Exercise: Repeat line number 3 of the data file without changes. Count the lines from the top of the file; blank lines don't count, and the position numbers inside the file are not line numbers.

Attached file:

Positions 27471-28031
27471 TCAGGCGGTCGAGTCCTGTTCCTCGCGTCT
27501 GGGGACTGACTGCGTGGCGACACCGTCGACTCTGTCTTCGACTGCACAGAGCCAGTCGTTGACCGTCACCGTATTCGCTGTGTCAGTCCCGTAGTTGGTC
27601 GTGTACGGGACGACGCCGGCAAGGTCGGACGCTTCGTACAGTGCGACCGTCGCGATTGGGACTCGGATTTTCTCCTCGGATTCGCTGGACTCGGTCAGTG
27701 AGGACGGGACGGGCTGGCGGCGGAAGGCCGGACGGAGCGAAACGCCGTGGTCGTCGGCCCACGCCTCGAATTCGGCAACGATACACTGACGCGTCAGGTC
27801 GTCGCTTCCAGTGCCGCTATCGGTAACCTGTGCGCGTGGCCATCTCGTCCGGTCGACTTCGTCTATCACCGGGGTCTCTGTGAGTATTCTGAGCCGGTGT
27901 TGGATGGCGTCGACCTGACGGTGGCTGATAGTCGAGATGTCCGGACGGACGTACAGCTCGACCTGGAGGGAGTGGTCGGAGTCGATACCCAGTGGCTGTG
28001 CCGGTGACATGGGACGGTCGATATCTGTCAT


27501 GGGGACTGACTGCGTGGCGACACCGTCGACTCTGTCTTCGACTGCACAGAGCCAGTCGTTGACCGTCACCGTATTCGCTGTGTCAGTCCCGTAGTTGGTC